Archive for the ‘
Behavior ’ Category
Thursday, May 9th, 2013
It’s been said that “a mother is only as happy as her least happy child,” and it’s so true that children’s mental health affects the whole family. If your child suffers from anxiety or depression or ADHD, you want to get her the best treatment just like you would if she had diabetes or asthma or cancer. And yet, stigma still does exist, and can get in the way of addressing a child’s problem. In our recent survey of more than 1,600 parents conducted in partnership with the Child Mind Institute, 48% said they think parents are to blame for children who exhibit disruptive behavior.
In the wake of the tragedy in Newtown, there has been a call for improved mental health care—and mental health advocates are seizing this opportunity to talk about the importance of effective diagnosis and treatment. Indeed, our survey found that 60% of parents are concerned that kids who have a mental illness like Asperger’s Syndrome or depression are more likely to hurt themselves or others, and 61% of parents said that parents of children with mental health problems should not be allowed to have a gun in their home. However, the truth is that most violent crimes are not actually committed by people who are mentally ill, and kids with mental health issues can grow up to lead happy, productive lives when they get proper care.
“The Newtown shooting has lead to a national conversation about mental health—not just to prevent potential violence, which is very rare, but to prevent suffering, which is very common and often very treatable,” says Parents advisor Harold Koplewicz, M.D., president of the Child Mind Institute. “What we hope will come from the tragedy is openness that starts in each family and community, when we acknowledge our worries about our own children, and help make other parents feel safe enough to speak up about their worries, too.”
One piece of good news from our survey: 66% of respondents do believe that parents are now more likely to seek help if their child’s behavior worries them. We’ve also been encouraged to learn that an increasing number of pediatricians now have mental-health professionals working right in their office. Not only does that make access to care easier, but it sends a message that mental heath is just as important as physical health.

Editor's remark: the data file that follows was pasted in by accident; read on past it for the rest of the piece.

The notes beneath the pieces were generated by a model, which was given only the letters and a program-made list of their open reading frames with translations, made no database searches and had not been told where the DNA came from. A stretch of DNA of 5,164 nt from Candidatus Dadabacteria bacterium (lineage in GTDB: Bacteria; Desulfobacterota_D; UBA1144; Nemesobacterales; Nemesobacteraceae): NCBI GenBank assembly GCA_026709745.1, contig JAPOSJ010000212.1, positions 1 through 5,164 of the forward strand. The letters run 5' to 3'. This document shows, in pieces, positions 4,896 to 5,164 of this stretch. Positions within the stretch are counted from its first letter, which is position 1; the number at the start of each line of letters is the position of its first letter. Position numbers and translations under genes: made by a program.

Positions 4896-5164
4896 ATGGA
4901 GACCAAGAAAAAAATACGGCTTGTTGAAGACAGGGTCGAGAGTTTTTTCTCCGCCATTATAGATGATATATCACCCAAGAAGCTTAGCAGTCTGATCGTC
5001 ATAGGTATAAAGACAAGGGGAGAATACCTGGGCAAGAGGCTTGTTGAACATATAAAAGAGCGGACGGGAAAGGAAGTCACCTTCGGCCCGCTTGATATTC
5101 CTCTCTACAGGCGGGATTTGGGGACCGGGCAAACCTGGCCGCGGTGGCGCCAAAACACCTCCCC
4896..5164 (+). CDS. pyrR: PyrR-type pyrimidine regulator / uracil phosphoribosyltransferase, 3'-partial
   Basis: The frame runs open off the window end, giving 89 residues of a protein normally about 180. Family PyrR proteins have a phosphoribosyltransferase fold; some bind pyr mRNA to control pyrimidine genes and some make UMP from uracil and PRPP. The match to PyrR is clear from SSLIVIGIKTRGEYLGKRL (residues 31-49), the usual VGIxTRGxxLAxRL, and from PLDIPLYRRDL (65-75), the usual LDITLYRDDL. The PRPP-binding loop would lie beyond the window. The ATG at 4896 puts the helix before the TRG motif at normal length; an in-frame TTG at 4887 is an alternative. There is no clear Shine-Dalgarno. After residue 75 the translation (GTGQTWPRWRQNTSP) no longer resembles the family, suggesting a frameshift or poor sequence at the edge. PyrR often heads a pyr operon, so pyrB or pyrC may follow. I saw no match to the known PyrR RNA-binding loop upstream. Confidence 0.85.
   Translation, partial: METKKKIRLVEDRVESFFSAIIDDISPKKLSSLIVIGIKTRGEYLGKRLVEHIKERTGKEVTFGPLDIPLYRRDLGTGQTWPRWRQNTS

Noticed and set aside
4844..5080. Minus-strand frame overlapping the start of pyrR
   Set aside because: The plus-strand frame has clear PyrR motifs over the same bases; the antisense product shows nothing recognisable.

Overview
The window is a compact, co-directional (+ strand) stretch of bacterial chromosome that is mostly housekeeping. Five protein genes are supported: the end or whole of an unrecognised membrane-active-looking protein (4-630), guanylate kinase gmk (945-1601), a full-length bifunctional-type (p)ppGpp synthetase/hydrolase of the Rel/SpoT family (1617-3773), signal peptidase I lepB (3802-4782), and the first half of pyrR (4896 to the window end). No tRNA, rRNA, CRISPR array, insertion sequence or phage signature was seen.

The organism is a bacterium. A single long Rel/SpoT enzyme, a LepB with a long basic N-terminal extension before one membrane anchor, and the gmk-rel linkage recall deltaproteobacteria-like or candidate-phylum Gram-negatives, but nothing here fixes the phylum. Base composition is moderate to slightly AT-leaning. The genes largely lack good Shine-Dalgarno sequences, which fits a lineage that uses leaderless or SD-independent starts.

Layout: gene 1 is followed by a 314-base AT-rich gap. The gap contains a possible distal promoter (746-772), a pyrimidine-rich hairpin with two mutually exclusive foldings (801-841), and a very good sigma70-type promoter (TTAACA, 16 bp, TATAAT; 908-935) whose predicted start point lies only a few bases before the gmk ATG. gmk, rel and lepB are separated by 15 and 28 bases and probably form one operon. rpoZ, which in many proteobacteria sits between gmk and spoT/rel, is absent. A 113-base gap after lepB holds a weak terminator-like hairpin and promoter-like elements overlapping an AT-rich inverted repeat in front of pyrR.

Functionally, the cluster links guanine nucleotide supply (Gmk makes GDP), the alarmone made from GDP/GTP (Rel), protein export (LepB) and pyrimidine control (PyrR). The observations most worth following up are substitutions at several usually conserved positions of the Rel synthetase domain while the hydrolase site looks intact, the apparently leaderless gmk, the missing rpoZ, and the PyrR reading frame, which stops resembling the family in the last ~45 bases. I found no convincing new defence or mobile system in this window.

You can participate in the Speak Up For Kids campaign and learn more from the online events being hosted by the Child Mind Institute in honor of National Children’s Mental Health Awareness Month.
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Tuesday, March 12th, 2013
Having grown up with a sibling with disabilities, I’ve seen firsthand what it’s like for a child to struggle making friends. My younger brother, Jimmy, suffered from a seizure disorder and learning disabilities, displayed violent-aggressive behavior, and had trouble regulating his emotions– all stemming from a benign brain tumor he was born with. It was clear from his earliest years that, despite my parents’ greatest efforts to give him a normal life, he was going to have challenges most kids don’t face – and creating friendships was one of them. We watched as Jimmy grew into a little boy who was kind, clever, and humorous (to say the very least), but his outbursts, impulsivity, and delayed brain development made it difficult for him to interact with kids his age.
Recently, I attended an event for The Meeting House, an afterschool program in New York City for children who lack “normal” social skills – a resource I wish we could have had during Jimmy’s growing up years. Through activities such as sports, music, dance, and homework help, the program helps school-age kids build their social skills and self-esteem in a fun environment where they can interact with others like themselves. Two fantastic experts, Fadi Haddad, M.D., the director of Child Psychiatric Emergency Services at Bellevue Hospital here in New York City and Sima Gerber, Ph.D., a professor of speech-language pathology at Queens College, spoke about developing social skills to a packed room that included parents of children with developmental delays and social difficulties, as well as educators and psychologists. Here are some points that jumped out at me, and that I hope can be helpful to parents who are in similar situations as mine were:
Know what’s normal. Be aware of the skills your child should be developing for his age group and look for any abnormalities (see red flags below). That said, if he’s behind or not interacting with others the way you’d expect him to, that doesn’t necessarily mean he has social difficulties. Dr. Haddad mentioned that it’s not unusual for over-anxious parents to bring kids to his office who are perfectly fine socially, just a little quirky.
Look for red flags. If your child is oppositional, angry/aggressive, awkward (to the point that it impacts his social interactions), or if he doesn’t show emotion, it’s worth getting a professional opinion.